BTW, I have been riding the bus for 11 years for when I need to go somewhere the train doesn’t. Still haven’t seen any deputies, etc. patrolling the buses as you see on the trains.

  3. Steve,

    Were you ever able to track down how the toll lanes revenue is spent by Metro (outside of covering the operating costs of the toll lanes)? I don’t think toll lanes are a good on their own, but if the profit from the toll lanes was used to build additional rail infrastructure, I think that a lot of people would be happy with that solution and it would be an easier political sell for Metro. My concern is the recent proposal to use the excess revenue to fund new toll lanes, which makes it seem like Metro views toll lanes themselves as a laudable goal.


    • Hey Andrew —

      I know that reinvestment plans were approved by the Board in 2014 and 2016. I don’t have time to find those reports at the moment but if you go to this page — — and click on final item in the right column (net toll revenue and project lists) you’ll get links to staff reports on different projects that were recommended and not recommended for funding in those corridors. I don’t know the answer to your question off the top of my head but one tidbit I do know is that the Dodger Stadium Express from Harbor Gateway was funded with ExpressLanes money. Hope this helps,

      Steve Hymon
      Editor, The Source

      • Thanks Steve! It looks like there is $10 million+ in net revenue from the 110 each year. I wonder if the Board would direct that revenue stream to the Vermont Avenue line, which is in the 110 project corridor. The additional revenue could significantly accelerate that desperately needed project.

  4. needs more open space on the train, especially for the light rail (blue, expo, green, gold line). It’s very crowded on the light rail during peak hours, and there’s no room for riders who travel with their bike. So in order to increase capacity, taking seats off is an option, plus also should consider aisle-facing seats to maximize standing capacity.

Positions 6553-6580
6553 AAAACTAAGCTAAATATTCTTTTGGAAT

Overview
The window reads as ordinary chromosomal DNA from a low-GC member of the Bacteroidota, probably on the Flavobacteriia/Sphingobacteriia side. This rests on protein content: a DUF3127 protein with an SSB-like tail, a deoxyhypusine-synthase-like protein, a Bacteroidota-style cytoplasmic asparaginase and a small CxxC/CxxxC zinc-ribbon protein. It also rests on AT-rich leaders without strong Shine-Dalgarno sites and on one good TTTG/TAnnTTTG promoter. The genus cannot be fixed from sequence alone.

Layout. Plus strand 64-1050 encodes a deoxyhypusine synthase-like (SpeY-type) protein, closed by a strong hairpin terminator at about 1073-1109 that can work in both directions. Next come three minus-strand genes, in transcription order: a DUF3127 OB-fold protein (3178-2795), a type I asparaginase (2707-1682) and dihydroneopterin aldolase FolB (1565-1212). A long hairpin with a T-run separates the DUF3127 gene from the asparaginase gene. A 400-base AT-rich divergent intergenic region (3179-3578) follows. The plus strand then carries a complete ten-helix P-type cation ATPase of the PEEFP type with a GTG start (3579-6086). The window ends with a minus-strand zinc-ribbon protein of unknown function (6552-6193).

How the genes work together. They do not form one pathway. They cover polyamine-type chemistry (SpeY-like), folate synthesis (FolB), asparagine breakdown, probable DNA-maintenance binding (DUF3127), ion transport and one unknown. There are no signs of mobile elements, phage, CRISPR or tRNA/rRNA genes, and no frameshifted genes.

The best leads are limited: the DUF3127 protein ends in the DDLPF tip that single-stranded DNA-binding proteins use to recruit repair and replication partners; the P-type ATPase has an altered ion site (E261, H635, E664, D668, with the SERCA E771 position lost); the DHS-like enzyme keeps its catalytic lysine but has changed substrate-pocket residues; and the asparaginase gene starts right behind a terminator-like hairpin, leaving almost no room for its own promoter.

5. Even if there is no transit alternative, with congestion pricing you wouldn’t pay to sit in traffic, some people would drive at other times, or rearrange to not need to drive there at all. I don’t know why carpooling isn’t being touted here, it would save people money on the congestion toll and reduce traffic. Waze’s new carpool feature is pretty good.

  6. “Would fewer seats fly here?”

    Steve – I travel the Metro every day, most days at peak. Often I find myself standing in the area near the door and there’s nothing to hold on to! I’m 5’9″, and lots of people are shorter than that and would find it even tougher.

    So…what would be really great is some extra hanging plastic handles installed, hanging from the roof. They’d be pretty cheap, wouldn’t take up much space when they’re not needed, and you could install them without cutting out any seating. Your forum rules prohibit links, but you can search “subway handles” on Google Images if you’re unsure what I mean.

    Most times when people are turned away from getting onto the train, there may actually be some room *somewhere* in the carriage, but people who aren’t near the door don’t move in to make room. One thing that would facilitate people moving in to use more of the available space would be additional handles.

    • Hey — that’s a good suggestion. We’ll put it in our weekly report of comments from riders/readers that goes upstairs to the various departments.

      Steve Hymon
      Editor, The Source

    • In New York, subway riders are often referred to a Straphangers from the leather loop straps that used to hang from the ceilings of older subway cars for the use of standees. They now have metal loops for standees to hold on to.

      There is even an advocacy group called Straphangers Campaign(see advocating for better subway and bus service.

      Per the Straphangers website, the MTA is planning to retrofit one L train with fold-away benches that lock into place during rush hour for a more complete sardine can effect, the Daily News reports.

      As for the LRT cars, I would think that adding poles as well as plastic loops near the doors would be a good idea. There should aslo be poles as some riders may not be able to reach loops hanging from the ceiling.